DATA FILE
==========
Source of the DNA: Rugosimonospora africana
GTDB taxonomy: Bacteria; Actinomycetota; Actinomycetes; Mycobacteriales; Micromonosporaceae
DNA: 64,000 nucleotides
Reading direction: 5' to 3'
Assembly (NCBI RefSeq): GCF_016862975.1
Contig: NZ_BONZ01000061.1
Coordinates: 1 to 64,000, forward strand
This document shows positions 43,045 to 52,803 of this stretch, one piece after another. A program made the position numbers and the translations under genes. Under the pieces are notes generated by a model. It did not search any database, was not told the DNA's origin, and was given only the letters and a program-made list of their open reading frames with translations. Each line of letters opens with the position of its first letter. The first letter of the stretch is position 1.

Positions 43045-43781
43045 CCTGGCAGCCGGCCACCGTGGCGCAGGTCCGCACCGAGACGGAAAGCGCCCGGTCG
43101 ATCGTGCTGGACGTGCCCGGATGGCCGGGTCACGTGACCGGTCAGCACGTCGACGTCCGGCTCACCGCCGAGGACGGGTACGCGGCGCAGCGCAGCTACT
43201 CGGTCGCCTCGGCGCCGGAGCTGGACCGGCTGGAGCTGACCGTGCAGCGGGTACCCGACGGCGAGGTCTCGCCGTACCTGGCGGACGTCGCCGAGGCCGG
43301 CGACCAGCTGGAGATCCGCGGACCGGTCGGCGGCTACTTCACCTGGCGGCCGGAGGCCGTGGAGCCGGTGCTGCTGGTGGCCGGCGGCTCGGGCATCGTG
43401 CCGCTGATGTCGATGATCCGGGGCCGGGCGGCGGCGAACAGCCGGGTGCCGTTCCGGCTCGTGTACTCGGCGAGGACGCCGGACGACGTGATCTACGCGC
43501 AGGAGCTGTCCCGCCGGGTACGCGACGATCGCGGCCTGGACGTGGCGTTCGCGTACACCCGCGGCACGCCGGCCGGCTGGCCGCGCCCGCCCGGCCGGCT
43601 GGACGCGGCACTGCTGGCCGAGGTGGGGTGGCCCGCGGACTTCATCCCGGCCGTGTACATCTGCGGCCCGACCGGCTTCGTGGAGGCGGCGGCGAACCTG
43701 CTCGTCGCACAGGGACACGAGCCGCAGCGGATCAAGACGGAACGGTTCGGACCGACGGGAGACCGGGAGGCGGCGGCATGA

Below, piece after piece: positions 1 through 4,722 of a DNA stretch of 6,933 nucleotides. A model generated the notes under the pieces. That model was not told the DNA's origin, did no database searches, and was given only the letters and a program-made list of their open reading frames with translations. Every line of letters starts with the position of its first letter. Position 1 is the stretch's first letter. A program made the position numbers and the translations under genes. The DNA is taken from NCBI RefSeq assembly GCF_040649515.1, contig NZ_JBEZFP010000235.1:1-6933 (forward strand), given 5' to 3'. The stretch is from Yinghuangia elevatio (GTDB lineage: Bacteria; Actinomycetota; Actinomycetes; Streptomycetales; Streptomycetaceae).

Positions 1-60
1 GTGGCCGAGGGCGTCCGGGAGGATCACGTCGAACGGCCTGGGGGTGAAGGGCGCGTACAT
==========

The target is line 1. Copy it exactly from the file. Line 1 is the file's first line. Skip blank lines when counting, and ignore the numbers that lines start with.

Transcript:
Source of the DNA: Rugosimonospora africana